Tuesday, June 20, 2017

Budget Gear Review: Kangaroo Outdoors Rocky Mountain Trekker

Rocky Mountain Trekker in the wilderness


The Dirt:

Kangaroo Outdoors Rocky Mountain Trekker 

What is it? Mummy style backpacking sleeping bag.

Comes with: Sleeping bag, compression stuff sack.

Weight: 3.1 pounds (in stuff sack)

Temp Rating: 32 degrees Fahrenheit

EN Rating: No

Materials: Rip-stop nylon

Insulation: Synthetic
.
The Rocky Mountain Trekker is a budget friendly lightweight mummy bag for 3-season backpacking. I was contacted by someone from Kangaroo Outdoors to write this review, and I have to say that Kangaroo Outdoors, the company, is a bit of a mystery. They don't have a website, and as far as I can tell, the only product they make is this sleeping bag. Regardless, the product description on Amazon assures us that "Kangaroo Outdoors is committed to bringing you only the highest quality outdoor gear. We design and test all of our items in the high Rockies of Colorado." Due to the lack of information on Kangaroo Outdoors and the Rocky Mountain Trekker online, this review will be entirely what I've observed through use.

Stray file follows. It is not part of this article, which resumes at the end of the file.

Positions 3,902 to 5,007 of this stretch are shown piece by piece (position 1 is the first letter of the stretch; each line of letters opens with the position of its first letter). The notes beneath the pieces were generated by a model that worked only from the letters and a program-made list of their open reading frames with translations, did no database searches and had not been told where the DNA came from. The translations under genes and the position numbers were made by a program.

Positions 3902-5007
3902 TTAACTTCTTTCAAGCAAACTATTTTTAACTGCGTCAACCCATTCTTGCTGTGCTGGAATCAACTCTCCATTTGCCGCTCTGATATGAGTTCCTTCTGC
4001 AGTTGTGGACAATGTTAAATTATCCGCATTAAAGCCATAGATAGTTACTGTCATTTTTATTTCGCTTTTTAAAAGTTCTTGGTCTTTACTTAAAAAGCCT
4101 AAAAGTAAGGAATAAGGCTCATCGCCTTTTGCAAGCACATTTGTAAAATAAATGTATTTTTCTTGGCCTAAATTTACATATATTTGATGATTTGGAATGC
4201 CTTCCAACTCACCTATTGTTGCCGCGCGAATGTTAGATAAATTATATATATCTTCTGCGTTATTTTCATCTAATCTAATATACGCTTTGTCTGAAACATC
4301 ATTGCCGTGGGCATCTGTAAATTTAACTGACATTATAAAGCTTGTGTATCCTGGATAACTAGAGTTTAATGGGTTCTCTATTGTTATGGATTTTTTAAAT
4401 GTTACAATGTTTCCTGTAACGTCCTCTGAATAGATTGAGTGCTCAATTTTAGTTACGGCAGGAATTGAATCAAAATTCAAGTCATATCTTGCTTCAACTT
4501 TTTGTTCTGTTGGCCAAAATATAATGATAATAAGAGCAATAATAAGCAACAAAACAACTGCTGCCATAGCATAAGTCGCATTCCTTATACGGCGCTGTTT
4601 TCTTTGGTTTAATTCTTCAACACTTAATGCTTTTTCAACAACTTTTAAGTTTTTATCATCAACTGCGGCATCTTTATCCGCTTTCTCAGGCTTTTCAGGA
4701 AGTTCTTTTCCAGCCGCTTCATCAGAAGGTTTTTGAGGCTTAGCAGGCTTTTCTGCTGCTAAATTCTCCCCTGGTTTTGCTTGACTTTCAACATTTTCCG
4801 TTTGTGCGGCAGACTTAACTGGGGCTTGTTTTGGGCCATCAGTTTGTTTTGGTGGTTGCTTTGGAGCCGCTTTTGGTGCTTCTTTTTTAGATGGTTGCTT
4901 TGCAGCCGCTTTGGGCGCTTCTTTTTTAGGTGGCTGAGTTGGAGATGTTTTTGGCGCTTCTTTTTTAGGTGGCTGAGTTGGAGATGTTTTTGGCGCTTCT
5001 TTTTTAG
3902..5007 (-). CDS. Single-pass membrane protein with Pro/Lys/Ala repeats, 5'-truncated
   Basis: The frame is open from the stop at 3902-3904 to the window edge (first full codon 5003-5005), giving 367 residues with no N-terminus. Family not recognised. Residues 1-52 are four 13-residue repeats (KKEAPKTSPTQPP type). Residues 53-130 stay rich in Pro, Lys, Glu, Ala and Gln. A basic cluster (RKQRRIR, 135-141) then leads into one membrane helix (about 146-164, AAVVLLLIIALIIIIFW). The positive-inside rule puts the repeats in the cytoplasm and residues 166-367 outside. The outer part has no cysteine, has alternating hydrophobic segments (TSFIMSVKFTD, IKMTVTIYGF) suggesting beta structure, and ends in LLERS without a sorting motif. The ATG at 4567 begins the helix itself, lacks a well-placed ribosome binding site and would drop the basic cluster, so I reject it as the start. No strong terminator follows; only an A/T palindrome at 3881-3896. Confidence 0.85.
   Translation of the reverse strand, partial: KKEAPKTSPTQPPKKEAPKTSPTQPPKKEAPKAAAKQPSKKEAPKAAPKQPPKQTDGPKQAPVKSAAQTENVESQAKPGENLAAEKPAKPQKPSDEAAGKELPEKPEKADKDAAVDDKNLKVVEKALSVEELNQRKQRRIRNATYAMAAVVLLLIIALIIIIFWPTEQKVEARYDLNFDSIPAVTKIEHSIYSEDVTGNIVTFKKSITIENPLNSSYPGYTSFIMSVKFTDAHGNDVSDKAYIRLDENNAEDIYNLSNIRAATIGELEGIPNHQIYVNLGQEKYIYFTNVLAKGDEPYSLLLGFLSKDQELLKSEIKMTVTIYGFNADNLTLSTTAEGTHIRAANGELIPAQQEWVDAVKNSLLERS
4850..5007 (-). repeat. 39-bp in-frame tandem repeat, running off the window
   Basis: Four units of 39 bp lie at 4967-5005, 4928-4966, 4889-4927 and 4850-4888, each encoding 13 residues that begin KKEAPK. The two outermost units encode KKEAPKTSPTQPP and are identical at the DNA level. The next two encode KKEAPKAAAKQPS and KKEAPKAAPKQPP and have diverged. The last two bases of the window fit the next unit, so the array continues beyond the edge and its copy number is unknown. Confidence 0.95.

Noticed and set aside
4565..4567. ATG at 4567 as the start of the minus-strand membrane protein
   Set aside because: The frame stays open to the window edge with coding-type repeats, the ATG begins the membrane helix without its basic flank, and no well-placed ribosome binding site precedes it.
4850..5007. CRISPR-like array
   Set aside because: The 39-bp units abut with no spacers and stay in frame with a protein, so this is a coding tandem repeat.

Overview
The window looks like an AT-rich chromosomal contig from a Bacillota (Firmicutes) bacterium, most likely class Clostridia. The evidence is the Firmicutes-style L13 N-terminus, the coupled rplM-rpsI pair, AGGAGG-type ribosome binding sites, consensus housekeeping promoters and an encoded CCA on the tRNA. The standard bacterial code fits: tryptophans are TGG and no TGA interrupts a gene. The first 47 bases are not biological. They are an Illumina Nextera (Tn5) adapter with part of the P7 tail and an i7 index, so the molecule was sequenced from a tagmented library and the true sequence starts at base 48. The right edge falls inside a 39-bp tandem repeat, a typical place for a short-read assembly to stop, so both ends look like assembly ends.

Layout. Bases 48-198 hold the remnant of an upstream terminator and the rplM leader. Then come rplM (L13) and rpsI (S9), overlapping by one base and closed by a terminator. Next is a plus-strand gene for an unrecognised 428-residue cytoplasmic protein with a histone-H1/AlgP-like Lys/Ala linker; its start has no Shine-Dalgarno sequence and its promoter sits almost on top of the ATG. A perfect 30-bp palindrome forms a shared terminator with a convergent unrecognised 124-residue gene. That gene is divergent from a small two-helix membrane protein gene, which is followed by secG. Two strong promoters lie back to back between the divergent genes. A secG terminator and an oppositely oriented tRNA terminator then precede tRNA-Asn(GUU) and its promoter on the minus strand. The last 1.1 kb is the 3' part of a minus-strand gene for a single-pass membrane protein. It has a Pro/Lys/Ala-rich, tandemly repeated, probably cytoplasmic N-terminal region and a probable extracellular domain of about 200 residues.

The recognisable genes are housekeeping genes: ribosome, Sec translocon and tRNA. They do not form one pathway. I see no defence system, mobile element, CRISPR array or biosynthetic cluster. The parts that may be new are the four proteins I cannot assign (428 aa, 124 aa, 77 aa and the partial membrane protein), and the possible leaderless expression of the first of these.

Pulling it from the box, the first thing I notice is the size. In the provided compression sack, it packs pretty small. Without the compression sack however, it's bulky. In fact, I had trouble stuffing it in a 50 liter backpack on a recent outing. The weight isn't bad either.... for the price. Granted, today's higher end 30-degree down bags barely bust the 1 pound mark, but they are hundreds of dollars. At around 40 bucks, 3 pounds is pretty damn good, and certainly an acceptable weight for most weekend backpackers. On short trips, the weight is barely noticeable. And that's really what the Rocky Mountain Trekker is for, short trips for casual backpackers who don't want to break the bank.